Let us revisit the issue of the scourge of functional illiteracy plaguing the nation today, and the change in educational policy that will result in Jamaica being able to attract more foreign direct investment. Many of you know me well enough to have heard about my letters to both the Founder and the CEO of Intel inviting them to invest in Jamaica the next time they were looking for a place to set-up operations outside Malaysia. I did this because I was a little jealous of the people of Costa Rica who had managed to attract Intel, the firm that makes the microchips that power most people’s computers.
Why would anyone want to set up shop in Costa Rica? Just ask Microsoft, Hewlett-Packard, and Lucent Technologies, just three of the firms who had invested heavily in the country even before Intel set up the fourth largest chip-making operation in the world there.
Believe it or not, someone from Intel’s management actually wrote back to me! He explained that before they could even consider looking at a country like Jamaica they would need to see some upgrading in our human resources – more persons doing science and technology in school. I don’t blame them, microchip building doesn’t require degrees in law, management or psychology… Further, think about it, they would have to be sure that their investment would be secure for several years to come so that training in S&T would have to be a systematic and long-term process, aimed at producing thousands of people who are comfortable with new technology and who innovate as a matter of course. Our piecemeal approach to doing things in a small way – UWI and Utech are NOT graduating enough persons in these areas – and re-doing them with a change in policy after our general elections will scare serious investors away. Intel would also require stable infrastructure. The power-cuts that we have from time-to-time would have cost us dearly in any bid that we would have mounted to attract Intel to Jamaica. Stable infrastructure would also include good roads that are not blocked every few days to mark the passing of someone or the increase in the price of petrol or the shooting of somebody. Wildcat strikes and threats of industrial action by vital persons like the police force would also be a no-no.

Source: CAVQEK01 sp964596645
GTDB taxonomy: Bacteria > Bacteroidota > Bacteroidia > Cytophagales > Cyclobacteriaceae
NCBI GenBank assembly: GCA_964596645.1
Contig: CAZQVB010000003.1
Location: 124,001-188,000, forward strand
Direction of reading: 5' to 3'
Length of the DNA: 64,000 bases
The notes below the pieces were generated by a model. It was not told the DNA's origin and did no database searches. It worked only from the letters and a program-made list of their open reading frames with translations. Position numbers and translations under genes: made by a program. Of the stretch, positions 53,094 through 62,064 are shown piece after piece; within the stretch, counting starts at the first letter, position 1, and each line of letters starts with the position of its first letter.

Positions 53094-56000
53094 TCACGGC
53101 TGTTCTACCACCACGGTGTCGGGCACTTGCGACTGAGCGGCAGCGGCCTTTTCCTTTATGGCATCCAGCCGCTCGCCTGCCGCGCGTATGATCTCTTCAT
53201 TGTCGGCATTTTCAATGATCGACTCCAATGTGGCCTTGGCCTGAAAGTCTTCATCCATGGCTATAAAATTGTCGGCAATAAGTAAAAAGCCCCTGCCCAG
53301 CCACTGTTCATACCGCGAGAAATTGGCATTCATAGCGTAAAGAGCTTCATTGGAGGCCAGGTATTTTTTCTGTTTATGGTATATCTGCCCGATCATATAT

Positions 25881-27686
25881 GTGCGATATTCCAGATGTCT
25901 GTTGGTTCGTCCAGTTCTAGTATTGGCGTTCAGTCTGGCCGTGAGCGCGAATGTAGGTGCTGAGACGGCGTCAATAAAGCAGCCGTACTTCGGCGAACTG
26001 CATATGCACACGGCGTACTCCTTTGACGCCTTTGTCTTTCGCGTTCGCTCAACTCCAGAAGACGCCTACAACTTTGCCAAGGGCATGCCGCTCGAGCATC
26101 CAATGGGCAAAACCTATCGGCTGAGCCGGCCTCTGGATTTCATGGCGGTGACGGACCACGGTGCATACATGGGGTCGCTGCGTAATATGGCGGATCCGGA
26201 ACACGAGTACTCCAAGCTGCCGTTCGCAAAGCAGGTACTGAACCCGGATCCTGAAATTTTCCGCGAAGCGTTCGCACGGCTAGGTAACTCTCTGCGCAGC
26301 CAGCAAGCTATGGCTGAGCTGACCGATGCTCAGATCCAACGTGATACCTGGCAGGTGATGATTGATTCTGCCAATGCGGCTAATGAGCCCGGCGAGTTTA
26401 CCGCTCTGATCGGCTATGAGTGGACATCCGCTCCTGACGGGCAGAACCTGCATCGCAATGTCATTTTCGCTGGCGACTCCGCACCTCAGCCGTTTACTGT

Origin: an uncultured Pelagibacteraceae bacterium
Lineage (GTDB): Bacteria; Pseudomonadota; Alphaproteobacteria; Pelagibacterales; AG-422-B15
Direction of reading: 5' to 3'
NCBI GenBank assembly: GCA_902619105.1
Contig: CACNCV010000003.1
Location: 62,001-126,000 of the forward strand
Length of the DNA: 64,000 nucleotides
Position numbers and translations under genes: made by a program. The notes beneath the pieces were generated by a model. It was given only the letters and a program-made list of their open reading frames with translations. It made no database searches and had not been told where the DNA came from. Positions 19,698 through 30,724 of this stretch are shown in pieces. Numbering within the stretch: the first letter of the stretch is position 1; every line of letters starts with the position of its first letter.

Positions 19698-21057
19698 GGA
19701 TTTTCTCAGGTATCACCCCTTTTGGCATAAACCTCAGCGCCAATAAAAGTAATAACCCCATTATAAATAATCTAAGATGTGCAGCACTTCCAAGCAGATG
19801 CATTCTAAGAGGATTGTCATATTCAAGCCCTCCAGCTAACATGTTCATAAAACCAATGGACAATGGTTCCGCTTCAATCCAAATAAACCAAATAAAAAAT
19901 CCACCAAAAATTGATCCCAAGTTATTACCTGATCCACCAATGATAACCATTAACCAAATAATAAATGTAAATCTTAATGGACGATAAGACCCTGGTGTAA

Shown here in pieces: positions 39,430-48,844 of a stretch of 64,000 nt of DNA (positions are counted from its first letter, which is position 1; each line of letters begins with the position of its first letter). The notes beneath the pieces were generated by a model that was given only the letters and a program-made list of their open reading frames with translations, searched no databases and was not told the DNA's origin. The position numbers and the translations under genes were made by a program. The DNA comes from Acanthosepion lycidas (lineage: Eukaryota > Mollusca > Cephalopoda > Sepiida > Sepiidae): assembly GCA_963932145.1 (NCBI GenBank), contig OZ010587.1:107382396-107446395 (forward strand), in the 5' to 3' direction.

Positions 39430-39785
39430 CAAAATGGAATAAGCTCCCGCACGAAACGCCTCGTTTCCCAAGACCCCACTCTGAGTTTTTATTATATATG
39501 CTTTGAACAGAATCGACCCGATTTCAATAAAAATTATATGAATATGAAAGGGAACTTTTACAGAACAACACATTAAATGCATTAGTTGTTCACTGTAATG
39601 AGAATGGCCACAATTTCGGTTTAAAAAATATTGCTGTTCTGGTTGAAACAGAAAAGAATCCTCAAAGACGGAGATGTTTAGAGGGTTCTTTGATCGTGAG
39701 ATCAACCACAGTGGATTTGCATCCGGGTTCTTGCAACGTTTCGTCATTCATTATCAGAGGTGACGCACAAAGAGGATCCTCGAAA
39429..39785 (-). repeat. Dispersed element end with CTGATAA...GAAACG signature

Above all, though, Intel wants to work with people with integrity. If I remember the article that led to me contacting Intel correctly, Brazil lost out on the Costa Rica deal because someone leaked the terms of the negotiations to the media before these negotiations were concluded. How many times has that happened here? Mexico lost out, because some misguided person approached the Intel management with some bandoolo proposition. How many times has that happened here?
I’ve got carried away; I was talking about our need to improve our educational output. We need to do that and catapult our talk into action before we can dream dreams about companies like Intel coming to work in Jamaica. I am not talking about economic re-colonisation but about genuine collaboration. In any event, the point of this discourse is that we need to move beyond being satisfied with having a 75% literacy level. True, we’re doing better than many countries in the world but then they ought not to be our benchmark if 75% is a step up for them. We need to be concerned with things other than enrolment statistics at primary and secondary levels and think about graduation levels from the tertiary level institutions that we have here. I heard a statistic that suggested that Ireland, with a population the same size as ours, has 30 universities. Perhaps I ought to confirm that before sending this out, but even if it were not so, what would be so wrong about having 30 universities here. The day that Jamaicans begin to think about accommodating 30 universities here is the day that we begin to think about rationalising our educational system. It will also be the day that we begin to progress. This is a web site for and about healing our children and our families – if we don’t think that we should do the necessary to progress for ourselves and our children’s sakes then why do we bother to get up in the mornings?